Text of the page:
a university for the world real R 19 © 2009, www.yawlfoundation.org Constructs affecting the semantics Cancelation regions (reset nets) Structured, unstructured and infinite loops (coverability) Composite tasks, Multiple instances (atomic tasks) Multiple OR-joins Ignore other OR-joins Treat them as AND-joins (Pessimistic) Treat them as XOR-joins (Optimistic)
a university for the world real R 20 © 2009, www.yawlfoundation.org Characteristics General – no syntactical restriction – closely matches the informal semantics – behave as expected even for unsound nets Formal –defined using reset nets formalism –decided using backwards coverability algorithm Decidable –algorithm is applicable for workflows with cancelation, multiple OR-joins and loops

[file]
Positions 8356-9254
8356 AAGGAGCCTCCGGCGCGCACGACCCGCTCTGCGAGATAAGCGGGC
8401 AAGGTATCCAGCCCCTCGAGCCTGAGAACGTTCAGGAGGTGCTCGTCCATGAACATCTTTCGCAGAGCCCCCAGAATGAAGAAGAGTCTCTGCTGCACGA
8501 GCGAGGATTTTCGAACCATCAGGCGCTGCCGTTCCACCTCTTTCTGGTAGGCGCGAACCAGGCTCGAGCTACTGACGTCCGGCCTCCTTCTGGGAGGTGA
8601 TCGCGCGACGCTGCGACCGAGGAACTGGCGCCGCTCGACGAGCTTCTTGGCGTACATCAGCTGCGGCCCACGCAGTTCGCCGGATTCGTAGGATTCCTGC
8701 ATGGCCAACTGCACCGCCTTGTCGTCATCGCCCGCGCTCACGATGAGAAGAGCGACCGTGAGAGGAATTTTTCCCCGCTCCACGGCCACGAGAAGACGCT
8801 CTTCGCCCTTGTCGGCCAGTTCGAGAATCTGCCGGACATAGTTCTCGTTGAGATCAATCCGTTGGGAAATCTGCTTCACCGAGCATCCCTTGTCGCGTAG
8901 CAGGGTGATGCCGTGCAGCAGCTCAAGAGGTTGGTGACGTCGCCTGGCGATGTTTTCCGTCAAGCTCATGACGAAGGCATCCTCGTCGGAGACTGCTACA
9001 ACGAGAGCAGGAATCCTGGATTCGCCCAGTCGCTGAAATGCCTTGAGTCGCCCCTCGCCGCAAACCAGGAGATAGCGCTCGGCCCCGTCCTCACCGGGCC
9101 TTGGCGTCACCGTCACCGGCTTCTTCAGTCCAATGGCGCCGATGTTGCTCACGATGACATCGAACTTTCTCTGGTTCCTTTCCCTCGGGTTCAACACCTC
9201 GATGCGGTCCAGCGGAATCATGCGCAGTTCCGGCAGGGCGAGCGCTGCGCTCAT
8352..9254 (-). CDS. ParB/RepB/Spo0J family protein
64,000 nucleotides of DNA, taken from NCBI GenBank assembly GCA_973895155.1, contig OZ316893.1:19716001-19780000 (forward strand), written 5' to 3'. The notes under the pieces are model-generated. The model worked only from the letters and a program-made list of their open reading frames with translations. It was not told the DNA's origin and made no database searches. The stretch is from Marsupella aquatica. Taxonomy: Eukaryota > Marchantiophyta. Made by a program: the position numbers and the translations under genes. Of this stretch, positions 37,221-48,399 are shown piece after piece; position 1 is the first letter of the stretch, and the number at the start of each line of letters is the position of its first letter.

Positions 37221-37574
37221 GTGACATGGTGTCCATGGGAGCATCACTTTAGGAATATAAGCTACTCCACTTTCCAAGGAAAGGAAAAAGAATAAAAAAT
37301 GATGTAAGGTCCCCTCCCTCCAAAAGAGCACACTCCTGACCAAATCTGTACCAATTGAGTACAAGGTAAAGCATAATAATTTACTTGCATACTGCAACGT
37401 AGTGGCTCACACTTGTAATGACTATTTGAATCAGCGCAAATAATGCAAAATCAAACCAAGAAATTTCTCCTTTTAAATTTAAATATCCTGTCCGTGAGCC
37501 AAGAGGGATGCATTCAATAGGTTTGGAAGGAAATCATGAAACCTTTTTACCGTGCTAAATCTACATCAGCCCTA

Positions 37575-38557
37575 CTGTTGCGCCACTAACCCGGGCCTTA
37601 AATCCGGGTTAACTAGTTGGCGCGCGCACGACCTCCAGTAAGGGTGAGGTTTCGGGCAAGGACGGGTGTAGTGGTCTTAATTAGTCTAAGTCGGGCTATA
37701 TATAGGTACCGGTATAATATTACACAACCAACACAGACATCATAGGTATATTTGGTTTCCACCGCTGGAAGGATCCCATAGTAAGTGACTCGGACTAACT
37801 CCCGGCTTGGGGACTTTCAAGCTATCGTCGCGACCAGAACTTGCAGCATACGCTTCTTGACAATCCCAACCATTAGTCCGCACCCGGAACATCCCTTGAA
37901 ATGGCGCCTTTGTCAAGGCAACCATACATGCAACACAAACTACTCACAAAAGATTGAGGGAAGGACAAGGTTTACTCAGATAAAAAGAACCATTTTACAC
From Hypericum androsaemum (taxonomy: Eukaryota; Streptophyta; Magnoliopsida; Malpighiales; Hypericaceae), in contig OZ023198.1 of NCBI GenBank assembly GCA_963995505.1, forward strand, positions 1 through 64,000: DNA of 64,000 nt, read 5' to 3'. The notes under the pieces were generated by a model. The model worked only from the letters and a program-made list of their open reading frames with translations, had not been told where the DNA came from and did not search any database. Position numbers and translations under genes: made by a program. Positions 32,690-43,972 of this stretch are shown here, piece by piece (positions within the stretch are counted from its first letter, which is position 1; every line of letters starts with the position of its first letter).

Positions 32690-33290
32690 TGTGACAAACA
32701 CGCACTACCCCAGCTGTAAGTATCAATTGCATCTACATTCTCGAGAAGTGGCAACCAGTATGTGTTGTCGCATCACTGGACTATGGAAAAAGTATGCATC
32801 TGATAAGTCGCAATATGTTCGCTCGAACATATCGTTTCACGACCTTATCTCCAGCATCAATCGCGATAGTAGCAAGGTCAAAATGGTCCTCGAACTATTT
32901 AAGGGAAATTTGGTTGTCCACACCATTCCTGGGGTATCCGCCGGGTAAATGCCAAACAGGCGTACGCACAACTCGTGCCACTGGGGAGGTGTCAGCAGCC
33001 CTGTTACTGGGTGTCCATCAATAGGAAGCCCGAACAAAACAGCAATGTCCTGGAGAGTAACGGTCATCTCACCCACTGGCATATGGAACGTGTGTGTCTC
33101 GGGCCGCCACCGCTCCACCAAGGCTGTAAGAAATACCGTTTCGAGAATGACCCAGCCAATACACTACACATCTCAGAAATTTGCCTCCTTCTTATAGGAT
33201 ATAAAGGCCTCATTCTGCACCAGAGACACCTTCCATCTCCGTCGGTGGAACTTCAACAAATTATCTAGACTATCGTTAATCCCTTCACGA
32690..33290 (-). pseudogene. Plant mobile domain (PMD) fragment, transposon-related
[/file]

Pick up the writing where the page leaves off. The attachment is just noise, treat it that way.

a university for the world real R 21 © 2009, www.yawlfoundation.org Algorithm
a university for the world real R 22 © 2009, www.yawlfoundation.org Algorithm 1.Transform a YAWL net into a Reset-net 2.Generate a set of possible enabling markings X 3.For each marking x in X, generate a set of backwards coverable markings X’ 4.Check if the current Marking M or a smaller marking is found in X’ 5.If so, returns False – the OR-join is not enabled at M 6.Otherwise, returns True - the OR-join is enabled at M
a university for the world real R 23 © 2009, www.yawlfoundation.org At marking c1+c7 task G is enabled if and only if.... Example
a university for the world real R 24 © 2009, www.yawlfoundation.org At marking c1+c7 task G is enabled if and only if....... it is possible to cover c6+c7! Example (Reset net)